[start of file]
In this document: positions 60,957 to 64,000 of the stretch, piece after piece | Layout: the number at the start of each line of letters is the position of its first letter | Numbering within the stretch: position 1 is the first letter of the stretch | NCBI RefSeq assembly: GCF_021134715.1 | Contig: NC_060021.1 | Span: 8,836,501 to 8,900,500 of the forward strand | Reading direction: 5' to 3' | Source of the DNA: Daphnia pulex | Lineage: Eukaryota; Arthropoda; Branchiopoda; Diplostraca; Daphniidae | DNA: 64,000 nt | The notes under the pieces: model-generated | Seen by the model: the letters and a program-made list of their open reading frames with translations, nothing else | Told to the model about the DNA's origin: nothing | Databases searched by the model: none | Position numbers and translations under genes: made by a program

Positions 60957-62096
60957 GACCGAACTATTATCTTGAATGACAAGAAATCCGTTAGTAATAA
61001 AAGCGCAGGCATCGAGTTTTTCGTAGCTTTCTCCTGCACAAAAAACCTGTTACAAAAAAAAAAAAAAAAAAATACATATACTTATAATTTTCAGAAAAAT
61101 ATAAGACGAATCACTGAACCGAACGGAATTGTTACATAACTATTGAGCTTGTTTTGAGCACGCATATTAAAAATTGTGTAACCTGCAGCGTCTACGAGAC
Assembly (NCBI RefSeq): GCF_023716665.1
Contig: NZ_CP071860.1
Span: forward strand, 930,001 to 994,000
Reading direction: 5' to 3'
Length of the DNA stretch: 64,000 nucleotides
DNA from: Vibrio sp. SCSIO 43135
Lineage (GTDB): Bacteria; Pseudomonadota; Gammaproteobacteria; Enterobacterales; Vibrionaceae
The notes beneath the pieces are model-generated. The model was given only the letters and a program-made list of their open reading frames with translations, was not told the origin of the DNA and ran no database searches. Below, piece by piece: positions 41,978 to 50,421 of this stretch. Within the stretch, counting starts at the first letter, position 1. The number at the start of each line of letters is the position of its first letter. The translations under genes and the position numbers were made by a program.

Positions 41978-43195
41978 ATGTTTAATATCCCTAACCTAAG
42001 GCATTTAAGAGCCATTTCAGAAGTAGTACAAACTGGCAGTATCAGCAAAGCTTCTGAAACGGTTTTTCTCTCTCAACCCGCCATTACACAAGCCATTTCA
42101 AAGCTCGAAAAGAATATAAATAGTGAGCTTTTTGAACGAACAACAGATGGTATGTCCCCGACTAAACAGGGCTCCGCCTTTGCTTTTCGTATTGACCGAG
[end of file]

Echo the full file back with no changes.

In this document: positions 60,957 to 64,000 of the stretch, piece after piece | Layout: the number at the start of each line of letters is the position of its first letter | Numbering within the stretch: position 1 is the first letter of the stretch | NCBI RefSeq assembly: GCF_021134715.1 | Contig: NC_060021.1 | Span: 8,836,501 to 8,900,500 of the forward strand | Reading direction: 5' to 3' | Source of the DNA: Daphnia pulex | Lineage: Eukaryota; Arthropoda; Branchiopoda; Diplostraca; Daphniidae | DNA: 64,000 nt | The notes under the pieces: model-generated | Seen by the model: the letters and a program-made list of their open reading frames with translations, nothing else | Told to the model about the DNA's origin: nothing | Databases searched by the model: none | Position numbers and translations under genes: made by a program

Positions 60957-62096
60957 GACCGAACTATTATCTTGAATGACAAGAAATCCGTTAGTAATAA
61001 AAGCGCAGGCATCGAGTTTTTCGTAGCTTTCTCCTGCACAAAAAACCTGTTACAAAAAAAAAAAAAAAAAAATACATATACTTATAATTTTCAGAAAAAT
61101 ATAAGACGAATCACTGAACCGAACGGAATTGTTACATAACTATTGAGCTTGTTTTGAGCACGCATATTAAAAATTGTGTAACCTGCAGCGTCTACGAGAC
Assembly (NCBI RefSeq): GCF_023716665.1
Contig: NZ_CP071860.1
Span: forward strand, 930,001 to 994,000
Reading direction: 5' to 3'
Length of the DNA stretch: 64,000 nucleotides
DNA from: Vibrio sp. SCSIO 43135
Lineage (GTDB): Bacteria; Pseudomonadota; Gammaproteobacteria; Enterobacterales; Vibrionaceae
The notes beneath the pieces are model-generated. The model was given only the letters and a program-made list of their open reading frames with translations, was not told the origin of the DNA and ran no database searches. Below, piece by piece: positions 41,978 to 50,421 of this stretch. Within the stretch, counting starts at the first letter, position 1. The number at the start of each line of letters is the position of its first letter. The translations under genes and the position numbers were made by a program.

Positions 41978-43195
41978 ATGTTTAATATCCCTAACCTAAG
42001 GCATTTAAGAGCCATTTCAGAAGTAGTACAAACTGGCAGTATCAGCAAAGCTTCTGAAACGGTTTTTCTCTCTCAACCCGCCATTACACAAGCCATTTCA
42101 AAGCTCGAAAAGAATATAAATAGTGAGCTTTTTGAACGAACAACAGATGGTATGTCCCCGACTAAACAGGGCTCCGCCTTTGCTTTTCGTATTGACCGAG